5. There are free condoms EVERYWHERE.
And I mean all varieties of condoms you can think of (use your imagination). Personally, I think it's terrific. Not only is it a representation of how open Mac is as a community and how supportive everybody (including admins) is about making realistic healthy life choices, but it also makes for some pretty fun condom/balloon debauchery. In all seriousness, Mac administrators, professors, staff, and everyone else are extremely committed to keeping students healthy and happy, and this is one way they show it.
6. Navigating Cafe Mac
Nowhere in our ridiculously long and detailed orientation did they cover how to make ones way around possibly the most crowded place at Macalester: Cafe Mac. While we did spend 1.5 hours debriefing our icebreaker games, somehow no one managed to inform me that Harold the card-swiper would yell at me for trying to bring my backpack to a table! Here are some Cafe Mac basics:
- You have to store your backpack in a cubby thing, or lie and tell Harold there's a laptop in it. Otherwise he thinks you're stealing food.
- The food is good, and there's plenty of it, but when you get tired of the same old same old, there are plenty of options for creativity. Fro yo and Lucky Charms is one of my faves, but grilled cheese bagels (from the toaster), fro yo and Belgian waffles on brunch days, and the "currito" (curry and stuff in a tortilla) are all popular options.
- BRANDI! Brandi, who serves pasta and veggies everyday at lunch, is the coolest person ever. She calls everyone either sir, buddy, or homie, and always knows what you wanna eat. She never fails to make me happier.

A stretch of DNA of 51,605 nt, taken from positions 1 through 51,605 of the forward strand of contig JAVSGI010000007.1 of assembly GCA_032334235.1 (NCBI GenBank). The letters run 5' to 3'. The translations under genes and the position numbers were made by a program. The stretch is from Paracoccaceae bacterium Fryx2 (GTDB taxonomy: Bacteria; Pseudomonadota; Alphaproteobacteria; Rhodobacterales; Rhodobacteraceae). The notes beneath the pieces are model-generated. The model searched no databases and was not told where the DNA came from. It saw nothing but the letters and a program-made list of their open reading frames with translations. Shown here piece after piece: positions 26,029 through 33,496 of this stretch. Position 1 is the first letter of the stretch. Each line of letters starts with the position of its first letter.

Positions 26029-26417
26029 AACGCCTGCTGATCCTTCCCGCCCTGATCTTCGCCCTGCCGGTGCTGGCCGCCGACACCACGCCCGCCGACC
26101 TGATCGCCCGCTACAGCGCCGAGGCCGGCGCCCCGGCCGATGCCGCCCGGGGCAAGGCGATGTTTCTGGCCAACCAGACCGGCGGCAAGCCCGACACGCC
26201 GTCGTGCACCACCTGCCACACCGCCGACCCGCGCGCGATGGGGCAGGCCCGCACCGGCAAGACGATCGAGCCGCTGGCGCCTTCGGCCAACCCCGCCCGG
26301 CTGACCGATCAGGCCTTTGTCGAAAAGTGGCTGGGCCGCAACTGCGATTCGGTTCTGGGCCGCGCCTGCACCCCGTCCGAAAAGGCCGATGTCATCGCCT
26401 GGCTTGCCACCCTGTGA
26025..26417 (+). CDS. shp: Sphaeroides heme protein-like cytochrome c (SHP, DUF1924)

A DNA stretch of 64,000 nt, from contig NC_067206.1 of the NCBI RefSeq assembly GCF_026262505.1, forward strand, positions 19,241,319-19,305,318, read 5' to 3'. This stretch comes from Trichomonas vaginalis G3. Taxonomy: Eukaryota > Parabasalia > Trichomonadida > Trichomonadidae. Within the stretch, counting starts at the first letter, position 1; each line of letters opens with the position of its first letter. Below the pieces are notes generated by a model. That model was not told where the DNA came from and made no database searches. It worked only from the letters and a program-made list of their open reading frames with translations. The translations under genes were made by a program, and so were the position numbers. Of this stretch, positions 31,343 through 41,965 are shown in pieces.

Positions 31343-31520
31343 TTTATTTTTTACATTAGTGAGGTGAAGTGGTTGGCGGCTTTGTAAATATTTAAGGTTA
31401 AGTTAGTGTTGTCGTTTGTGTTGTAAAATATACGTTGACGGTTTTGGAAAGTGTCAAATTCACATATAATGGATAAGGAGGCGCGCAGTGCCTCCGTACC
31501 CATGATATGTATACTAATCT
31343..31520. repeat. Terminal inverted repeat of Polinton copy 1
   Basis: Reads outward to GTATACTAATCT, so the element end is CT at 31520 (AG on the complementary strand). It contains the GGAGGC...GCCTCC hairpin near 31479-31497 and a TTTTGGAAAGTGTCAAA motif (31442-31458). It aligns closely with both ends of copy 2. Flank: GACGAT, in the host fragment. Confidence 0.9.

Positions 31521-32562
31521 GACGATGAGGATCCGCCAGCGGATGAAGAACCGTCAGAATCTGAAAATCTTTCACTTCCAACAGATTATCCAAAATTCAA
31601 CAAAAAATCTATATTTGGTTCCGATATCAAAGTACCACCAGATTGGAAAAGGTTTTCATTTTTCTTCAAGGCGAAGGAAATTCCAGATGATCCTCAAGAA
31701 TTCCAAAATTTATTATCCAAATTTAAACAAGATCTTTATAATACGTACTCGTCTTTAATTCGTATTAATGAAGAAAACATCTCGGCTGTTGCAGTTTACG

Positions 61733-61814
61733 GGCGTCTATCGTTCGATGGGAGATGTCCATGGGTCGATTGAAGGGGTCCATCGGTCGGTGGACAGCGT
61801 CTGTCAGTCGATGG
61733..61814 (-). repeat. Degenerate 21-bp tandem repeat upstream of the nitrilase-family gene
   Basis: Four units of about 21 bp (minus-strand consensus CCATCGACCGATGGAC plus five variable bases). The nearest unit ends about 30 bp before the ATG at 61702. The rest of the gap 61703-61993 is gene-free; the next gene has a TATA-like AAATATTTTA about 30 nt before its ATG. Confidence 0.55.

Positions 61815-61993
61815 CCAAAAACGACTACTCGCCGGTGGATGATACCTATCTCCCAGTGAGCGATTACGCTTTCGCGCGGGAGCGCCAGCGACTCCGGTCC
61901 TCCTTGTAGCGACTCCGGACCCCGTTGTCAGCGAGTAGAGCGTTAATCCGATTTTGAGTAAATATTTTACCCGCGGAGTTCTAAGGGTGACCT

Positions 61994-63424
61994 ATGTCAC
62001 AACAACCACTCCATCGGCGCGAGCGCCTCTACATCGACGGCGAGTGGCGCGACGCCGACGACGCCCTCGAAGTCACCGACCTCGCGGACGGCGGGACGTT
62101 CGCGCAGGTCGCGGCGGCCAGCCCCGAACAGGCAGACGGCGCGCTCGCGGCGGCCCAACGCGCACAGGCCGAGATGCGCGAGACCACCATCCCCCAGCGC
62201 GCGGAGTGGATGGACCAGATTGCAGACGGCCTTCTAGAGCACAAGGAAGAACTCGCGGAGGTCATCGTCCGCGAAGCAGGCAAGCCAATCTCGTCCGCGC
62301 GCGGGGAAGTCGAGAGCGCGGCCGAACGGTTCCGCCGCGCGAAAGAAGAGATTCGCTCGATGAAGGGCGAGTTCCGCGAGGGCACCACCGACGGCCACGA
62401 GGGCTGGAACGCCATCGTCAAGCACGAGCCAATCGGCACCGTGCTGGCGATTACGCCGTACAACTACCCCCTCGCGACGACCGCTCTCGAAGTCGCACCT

7. Study Areas
Now that you've satisfied some of that tummy grumbling, it's time to get down to business (no, not Facebook creeping). There are a bunch of study areas around Campus, and each have their perks. I'll give you a few of my favorites:
- The Dewitt Wallace Library: free printing, open til midnight on school nights, 3 during finals week. All the resources and help you could need in a productive environment.
- The Humanities Lab: located on the first floor of the Humanities building, this is the only place to print in color for free. On top of that, it has a great collection of language dictionaries.
- The Campus Center: honestly, I get incredibly distracted here. But it is open the latest, and there are some great group study areas.
- Kagin has some great study space, including the MAX Center, which is ever so helpful (its basically peer tutoring on steroids). It also has a computer lab.
- The Kirk Computer lab: OK, its in a basement and has awful fluorescent lighting, but this is the only 24 hour computer lab on campus, which makes it a godsend. Also, not many first years know about it or use it, so this is cutting edge stuff.
There's a couple more things for you guys to think about. Again, if you have any further questions or feedback PLEASE COMMENT!
Until next time,